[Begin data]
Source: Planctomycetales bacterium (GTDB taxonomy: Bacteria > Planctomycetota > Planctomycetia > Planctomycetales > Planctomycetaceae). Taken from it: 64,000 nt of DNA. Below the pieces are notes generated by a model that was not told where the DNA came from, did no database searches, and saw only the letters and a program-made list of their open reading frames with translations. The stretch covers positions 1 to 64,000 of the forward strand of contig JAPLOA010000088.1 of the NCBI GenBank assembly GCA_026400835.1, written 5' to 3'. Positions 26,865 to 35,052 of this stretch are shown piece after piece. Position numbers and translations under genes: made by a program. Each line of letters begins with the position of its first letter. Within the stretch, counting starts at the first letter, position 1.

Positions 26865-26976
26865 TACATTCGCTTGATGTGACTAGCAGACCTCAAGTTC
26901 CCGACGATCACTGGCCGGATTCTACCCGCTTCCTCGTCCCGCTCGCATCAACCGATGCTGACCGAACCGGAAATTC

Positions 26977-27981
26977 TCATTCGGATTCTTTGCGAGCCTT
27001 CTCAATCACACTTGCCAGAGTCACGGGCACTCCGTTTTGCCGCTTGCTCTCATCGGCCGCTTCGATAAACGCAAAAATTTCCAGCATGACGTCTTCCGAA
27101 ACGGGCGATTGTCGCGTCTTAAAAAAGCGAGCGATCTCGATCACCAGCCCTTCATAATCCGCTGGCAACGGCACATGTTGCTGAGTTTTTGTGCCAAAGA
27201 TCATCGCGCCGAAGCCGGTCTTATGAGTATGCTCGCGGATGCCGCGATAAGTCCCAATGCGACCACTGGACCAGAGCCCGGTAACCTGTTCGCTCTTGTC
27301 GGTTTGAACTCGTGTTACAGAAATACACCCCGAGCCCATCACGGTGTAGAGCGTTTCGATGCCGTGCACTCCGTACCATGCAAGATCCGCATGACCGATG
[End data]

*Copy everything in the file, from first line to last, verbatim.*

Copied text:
Source: Planctomycetales bacterium (GTDB taxonomy: Bacteria > Planctomycetota > Planctomycetia > Planctomycetales > Planctomycetaceae). Taken from it: 64,000 nt of DNA. Below the pieces are notes generated by a model that was not told where the DNA came from, did no database searches, and saw only the letters and a program-made list of their open reading frames with translations. The stretch covers positions 1 to 64,000 of the forward strand of contig JAPLOA010000088.1 of the NCBI GenBank assembly GCA_026400835.1, written 5' to 3'. Positions 26,865 to 35,052 of this stretch are shown piece after piece. Position numbers and translations under genes: made by a program. Each line of letters begins with the position of its first letter. Within the stretch, counting starts at the first letter, position 1.

Positions 26865-26976
26865 TACATTCGCTTGATGTGACTAGCAGACCTCAAGTTC
26901 CCGACGATCACTGGCCGGATTCTACCCGCTTCCTCGTCCCGCTCGCATCAACCGATGCTGACCGAACCGGAAATTC

Positions 26977-27981
26977 TCATTCGGATTCTTTGCGAGCCTT
27001 CTCAATCACACTTGCCAGAGTCACGGGCACTCCGTTTTGCCGCTTGCTCTCATCGGCCGCTTCGATAAACGCAAAAATTTCCAGCATGACGTCTTCCGAA
27101 ACGGGCGATTGTCGCGTCTTAAAAAAGCGAGCGATCTCGATCACCAGCCCTTCATAATCCGCTGGCAACGGCACATGTTGCTGAGTTTTTGTGCCAAAGA
27201 TCATCGCGCCGAAGCCGGTCTTATGAGTATGCTCGCGGATGCCGCGATAAGTCCCAATGCGACCACTGGACCAGAGCCCGGTAACCTGTTCGCTCTTGTC
27301 GGTTTGAACTCGTGTTACAGAAATACACCCCGAGCCCATCACGGTGTAGAGCGTTTCGATGCCGTGCACTCCGTACCATGCAAGATCCGCATGACCGATG